Amazon's Alexa: Four reasons she isn't going to take over the world (yet)

The Amazon Echo and Alexa have some serious momentum right now, but challenges remain.
Written by Steve Ranger, Global News Director on

Amazon's Echo and the built-in Alexa service: coming soon to a home near you?

Image: ZDNet/CNET

Amazon's Alexa service has been a surprise hit; the digital assistant wrapped up in the Amazon Echo smart speaker is rapidly turning itself into the leading smart home hub.

Alexa can be used for anything from playing music, setting timers, and writing shopping lists to controlling smart home systems and domestic appliances, and even starting your car.

There are now over 7,000 Alexa 'skills' -- Amazon's name for voice-controlled services. Amazon has sold five million of the smart speakers already (and likely a whole lot more over the festive period too).

At this month's CES show Alexa was one of the stars of the show, with consumer appliance makers and consumer electronics companies announcing plans to integrate Amazon's voice-controlled assistant into their products. Right now the momentum certainly seems to be building behind Alexa, but that doesn't mean that Amazon's digital assistant is going to take over the world -- at least not just yet.

Here's a few things to consider.

1. Voice control is great, but won't be used everywhere.

Using a voice-controlled digital assistant makes great sense in certain situations. If you have your hands full -- with a steering wheel, or a half-made dinner, perhaps -- then speaking a simple command is vastly better than typing one. And what the recent crop of voice-controlled digital assistants have done is to start filling the gaps left by other forms of input, like the keyboard. But that doesn't mean that speech will replace the keyboard or screen for more complex tasks.

Speech works best with simple commands, not long, complicated, precise, nested requests. That's for two reasons -- firstly, because algorithms still find those complex requests hard to process, and secondly because humans find them hard too compose, which is exactly why we write stuff down.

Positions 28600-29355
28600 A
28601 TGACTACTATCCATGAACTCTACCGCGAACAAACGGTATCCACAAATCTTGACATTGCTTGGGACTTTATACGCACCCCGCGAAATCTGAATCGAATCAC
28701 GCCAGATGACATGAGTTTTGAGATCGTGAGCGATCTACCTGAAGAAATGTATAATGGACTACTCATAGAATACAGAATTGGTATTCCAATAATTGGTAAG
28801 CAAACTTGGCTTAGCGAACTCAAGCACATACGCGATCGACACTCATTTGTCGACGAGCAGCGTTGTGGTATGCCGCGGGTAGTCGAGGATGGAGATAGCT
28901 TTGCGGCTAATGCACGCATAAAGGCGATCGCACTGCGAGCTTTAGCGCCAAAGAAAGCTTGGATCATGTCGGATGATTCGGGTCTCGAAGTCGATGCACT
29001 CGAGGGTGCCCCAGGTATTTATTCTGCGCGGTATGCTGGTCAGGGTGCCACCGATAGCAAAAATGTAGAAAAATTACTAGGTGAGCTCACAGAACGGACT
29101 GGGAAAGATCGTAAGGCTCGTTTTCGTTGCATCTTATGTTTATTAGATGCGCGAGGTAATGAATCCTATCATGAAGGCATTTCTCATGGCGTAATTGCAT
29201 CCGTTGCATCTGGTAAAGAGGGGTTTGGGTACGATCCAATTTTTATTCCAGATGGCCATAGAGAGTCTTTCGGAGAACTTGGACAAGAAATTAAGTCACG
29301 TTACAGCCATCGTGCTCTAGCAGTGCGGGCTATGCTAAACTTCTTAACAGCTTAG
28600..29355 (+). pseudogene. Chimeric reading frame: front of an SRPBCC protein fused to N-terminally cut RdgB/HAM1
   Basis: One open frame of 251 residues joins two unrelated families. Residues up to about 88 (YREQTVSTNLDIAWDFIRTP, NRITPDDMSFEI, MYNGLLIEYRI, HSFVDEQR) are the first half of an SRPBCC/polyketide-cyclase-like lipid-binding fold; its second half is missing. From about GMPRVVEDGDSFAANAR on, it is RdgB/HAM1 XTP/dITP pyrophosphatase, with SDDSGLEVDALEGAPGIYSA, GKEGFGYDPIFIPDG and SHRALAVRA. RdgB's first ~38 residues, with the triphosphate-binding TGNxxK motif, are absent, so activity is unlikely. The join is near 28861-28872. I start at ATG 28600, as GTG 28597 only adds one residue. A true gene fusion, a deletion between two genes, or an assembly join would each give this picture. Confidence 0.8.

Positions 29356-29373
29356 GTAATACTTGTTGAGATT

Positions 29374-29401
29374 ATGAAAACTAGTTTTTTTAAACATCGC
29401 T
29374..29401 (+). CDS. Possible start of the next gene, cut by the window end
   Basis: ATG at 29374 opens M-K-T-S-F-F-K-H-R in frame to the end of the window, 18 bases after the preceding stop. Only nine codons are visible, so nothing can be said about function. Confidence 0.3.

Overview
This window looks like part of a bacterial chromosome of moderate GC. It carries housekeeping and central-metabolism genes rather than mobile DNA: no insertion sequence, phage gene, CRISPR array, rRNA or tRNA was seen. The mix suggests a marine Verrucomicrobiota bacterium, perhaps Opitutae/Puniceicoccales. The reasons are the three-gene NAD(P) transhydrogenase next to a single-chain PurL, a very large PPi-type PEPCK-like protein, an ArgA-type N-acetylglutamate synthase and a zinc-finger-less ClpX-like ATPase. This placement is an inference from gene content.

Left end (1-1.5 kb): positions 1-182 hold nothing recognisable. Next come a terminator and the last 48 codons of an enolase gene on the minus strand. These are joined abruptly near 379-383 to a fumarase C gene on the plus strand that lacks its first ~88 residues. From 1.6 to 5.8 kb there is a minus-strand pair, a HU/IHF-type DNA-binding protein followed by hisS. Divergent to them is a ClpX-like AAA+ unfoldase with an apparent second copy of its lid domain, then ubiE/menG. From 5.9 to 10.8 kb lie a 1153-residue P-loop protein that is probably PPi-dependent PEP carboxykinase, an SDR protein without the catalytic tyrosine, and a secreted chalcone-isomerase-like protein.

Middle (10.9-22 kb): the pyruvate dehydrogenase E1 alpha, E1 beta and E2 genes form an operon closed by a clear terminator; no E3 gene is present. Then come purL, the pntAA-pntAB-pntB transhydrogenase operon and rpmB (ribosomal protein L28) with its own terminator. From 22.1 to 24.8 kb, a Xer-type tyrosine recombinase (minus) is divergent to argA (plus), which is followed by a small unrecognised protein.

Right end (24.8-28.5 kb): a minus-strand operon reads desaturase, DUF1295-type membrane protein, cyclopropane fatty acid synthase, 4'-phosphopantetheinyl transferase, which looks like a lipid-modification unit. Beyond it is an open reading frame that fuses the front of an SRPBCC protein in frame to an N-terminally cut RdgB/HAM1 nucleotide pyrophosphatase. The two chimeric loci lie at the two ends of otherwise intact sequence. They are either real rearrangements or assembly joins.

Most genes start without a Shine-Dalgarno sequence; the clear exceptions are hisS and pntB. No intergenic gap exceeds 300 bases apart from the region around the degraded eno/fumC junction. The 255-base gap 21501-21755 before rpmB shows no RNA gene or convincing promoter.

Similarly, the use of voice-control in business is likely to be niche: it's fine to shout 'Alexa, set a timer' over the noise of the family in the kitchen, but perhaps less so in the office.

2. It's not clear how you make money from Alexa skills.

The smartphone ecosystems exploded into life when independent developers worked out they could make serious money from building apps for Android and iOS. While there are plenty of Alexa skills already, many are trivial or simply connections into existing apps.

It's not clear if voice control in itself is enough to support an ecosystem like that of the smartphone with hundreds of thousands of apps.

Indeed, invoking Alexa apps is itself overly complicated, because users have to remember the specific names and keywords necessary to activate each app. This may limit the number used (I can't keep track of more than half a dozen myself), at least until that invocation process can be streamlined.

3. Privacy concerns may increase.

Amazon is clear about what is recorded by the Alexa service and what is not -- and allows you to review the recordings through the Alexa app, and delete them if you want. But, if you ever play one back, it still gives you a jolt to hear a recording of your own voice -- or of your family members -- that has been sent up into Amazon's cloud servers to be processed.

As voice-controlled devices become more widely used, more issues around privacy will undoubtedly crop up. How vendors deal with these issues will have a big impact on the success of voice-controlled devices.

4. Amazon has the momentum, but for how long?

Amazon has certainly stolen a march on competitors like Google and Apple by finding the right device to embody its Alexa service. Putting Siri or Google Now into a smartphone has never really worked that well: we want to talk on our phones, not talk to them.

In the home there's much less potential for embarrassment when talking to one of these services, as Amazon realized. Google will certainly try to narrow the lead that Amazon has, using its Google Home smart speaker, as will Apple, which has long had designs on the smart home.

Apple's advantage here is likely to be around privacy, just as it is in the smartphone world. In the home, that may be a big deal.

What do you think? Join the debate in the comments below.

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